The Importance of the Initial Comprehensive Dental Examination

May 27, 2014


New diagnostic technology that improves patient care is becoming more common in dental practices at both the generalist and specialist levels. However, new diagnostic tests may be ordered prematurely or given more importance than warranted, resulting in misdiagnoses or delay of appropriate treatment. In this report, we describe a case in which several oral health care professionals failed to diagnose persistent facial pain correctly, in part because of failure to conduct a comprehensive dental examination and over-reliance on new technology. During 13 months of persistent mandibular pain, various diagnoses and treatments, the patient did not have a comprehensive dental examination—an examination that would have revealed periradicular periodontitis in tooth 25 causing the referred mandibular pain. This case demonstrates the importance and value of the initial comprehensive history and clinical examination, followed by conventional imaging to arrive at an accurate diagnosis and treatment plan.

New diagnostic technology aimed at improving patient care is becoming more common in dental practices at both the generalist and specialist levels. Instruments marketed to diagnose dental caries, assess periodontal therapies and detect early oral cancer are now becoming commonplace. The exponential growth in the use of digital imaging has resulted in the development of cone beam computed tomography (CT) as an in-office procedure. These new diagnostic tools could define a new standard of care that may be expected by our patients.1

However, many of these new diagnostic tests may be ordered prematurely or given more importance than is their due, and this could result in misdiagnoses or delay appropriate treatment. Oral health professionals must be reminded of the importance and significance of the initial comprehensive dental examination that includes both a detailed history and a clinical examination before any diagnostic tests or interventions are prescribed or performed. Excellence in comprehensive dental care and treatment planning begins with a thorough assessment of the patient.2,3 In the following report, we describe a case in which several oral health care professionals failed to diagnose persistent facial pain, in part because of an over-reliance on new diagnostic technology.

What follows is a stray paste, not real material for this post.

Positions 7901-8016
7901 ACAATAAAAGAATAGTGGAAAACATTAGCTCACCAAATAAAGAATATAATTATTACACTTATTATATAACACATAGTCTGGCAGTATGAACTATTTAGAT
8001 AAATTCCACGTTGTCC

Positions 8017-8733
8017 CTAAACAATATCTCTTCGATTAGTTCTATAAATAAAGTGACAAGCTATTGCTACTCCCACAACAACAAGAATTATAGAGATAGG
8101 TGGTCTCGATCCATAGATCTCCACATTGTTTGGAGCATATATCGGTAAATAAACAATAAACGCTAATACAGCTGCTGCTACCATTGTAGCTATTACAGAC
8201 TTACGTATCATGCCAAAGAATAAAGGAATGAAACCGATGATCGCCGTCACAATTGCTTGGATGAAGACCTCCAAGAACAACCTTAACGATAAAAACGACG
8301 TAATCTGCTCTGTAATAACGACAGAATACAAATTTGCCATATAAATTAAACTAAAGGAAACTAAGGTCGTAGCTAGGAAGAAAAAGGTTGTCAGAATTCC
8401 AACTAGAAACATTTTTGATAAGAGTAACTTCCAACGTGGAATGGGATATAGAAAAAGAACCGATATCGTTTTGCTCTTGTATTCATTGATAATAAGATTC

Case Report

The patient, a 44-year-old healthy woman with no known drug allergies, presented to the emergency department at Mount Sinai Hospital with the chief complaint of persistent left mandibular pain that began over a year earlier. During the previous 13 months, the patient had sought investigation and management of her symptoms from a general dentist, an endodontist, an oral and maxillofacial surgeon and an oral and maxillofacial radiologist without any improvement or resolution of her symptoms or a definitive diagnosis.

In January 2011, she had visited her general dentist, from whom she received routine dental care, complaining of pain in the posterior left mandible. Her dentist had advised her that the persistent pain was most likely arising from her mandibular left first molar (tooth 36), which showed radiographic evidence of periapical rarifying osteitis. Non-surgical root canal treatment had been recommended and completed by the dentist; however, this had not relieved the pain.

Because of persistent and intensifying pain over the next 6 months, the patient had been referred to an endodontist who had diagnosed chronic periradicular periodontitis of tooth 36. The endodontist had reported that 4 files had been broken within the tooth, and an open margin on the distal aspect of the tooth at the level of the alveolar process was present. Treatment options that had been discussed with the patient included surgical and non-surgical retreatment of the root canal-treated tooth 36 or extraction. The patient had decided to have the tooth extracted as the pain was becoming unbearable.